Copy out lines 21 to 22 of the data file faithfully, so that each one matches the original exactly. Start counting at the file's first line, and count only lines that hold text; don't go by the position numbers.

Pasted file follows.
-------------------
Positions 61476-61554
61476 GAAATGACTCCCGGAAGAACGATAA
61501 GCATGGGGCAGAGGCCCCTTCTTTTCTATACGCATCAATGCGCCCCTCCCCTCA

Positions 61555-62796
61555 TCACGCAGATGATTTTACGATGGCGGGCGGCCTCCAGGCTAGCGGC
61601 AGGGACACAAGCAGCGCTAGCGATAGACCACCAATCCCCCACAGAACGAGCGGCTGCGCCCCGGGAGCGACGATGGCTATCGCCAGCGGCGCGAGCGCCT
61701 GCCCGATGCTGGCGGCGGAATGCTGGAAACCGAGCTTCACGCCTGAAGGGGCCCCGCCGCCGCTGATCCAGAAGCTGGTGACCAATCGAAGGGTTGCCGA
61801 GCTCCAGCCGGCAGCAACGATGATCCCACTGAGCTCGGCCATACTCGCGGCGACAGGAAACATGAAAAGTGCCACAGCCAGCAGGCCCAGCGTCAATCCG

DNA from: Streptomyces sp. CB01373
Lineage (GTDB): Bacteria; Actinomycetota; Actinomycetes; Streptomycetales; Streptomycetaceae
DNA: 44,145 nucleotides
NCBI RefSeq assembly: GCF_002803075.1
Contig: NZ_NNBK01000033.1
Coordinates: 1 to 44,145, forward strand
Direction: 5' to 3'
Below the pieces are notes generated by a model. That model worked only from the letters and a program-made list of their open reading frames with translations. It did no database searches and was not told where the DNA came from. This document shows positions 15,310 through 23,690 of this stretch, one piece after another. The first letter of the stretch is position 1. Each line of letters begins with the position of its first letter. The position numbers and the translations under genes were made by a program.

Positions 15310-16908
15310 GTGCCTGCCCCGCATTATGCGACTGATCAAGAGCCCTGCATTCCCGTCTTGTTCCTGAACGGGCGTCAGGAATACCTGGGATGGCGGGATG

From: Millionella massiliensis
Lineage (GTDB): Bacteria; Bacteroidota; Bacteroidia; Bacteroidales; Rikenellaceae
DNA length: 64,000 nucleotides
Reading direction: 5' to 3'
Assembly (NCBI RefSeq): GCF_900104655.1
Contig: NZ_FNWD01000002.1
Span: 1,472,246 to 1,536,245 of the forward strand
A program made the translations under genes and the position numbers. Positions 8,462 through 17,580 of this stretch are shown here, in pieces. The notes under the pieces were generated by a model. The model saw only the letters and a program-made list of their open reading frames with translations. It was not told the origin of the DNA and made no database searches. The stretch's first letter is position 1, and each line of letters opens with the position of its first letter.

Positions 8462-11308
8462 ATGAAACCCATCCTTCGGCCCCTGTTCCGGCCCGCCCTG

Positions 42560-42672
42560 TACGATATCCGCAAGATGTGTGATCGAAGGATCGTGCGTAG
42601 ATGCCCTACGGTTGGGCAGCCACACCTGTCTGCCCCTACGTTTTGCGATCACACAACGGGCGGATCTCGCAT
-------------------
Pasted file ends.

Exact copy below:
DNA length: 64,000 nucleotides
Reading direction: 5' to 3'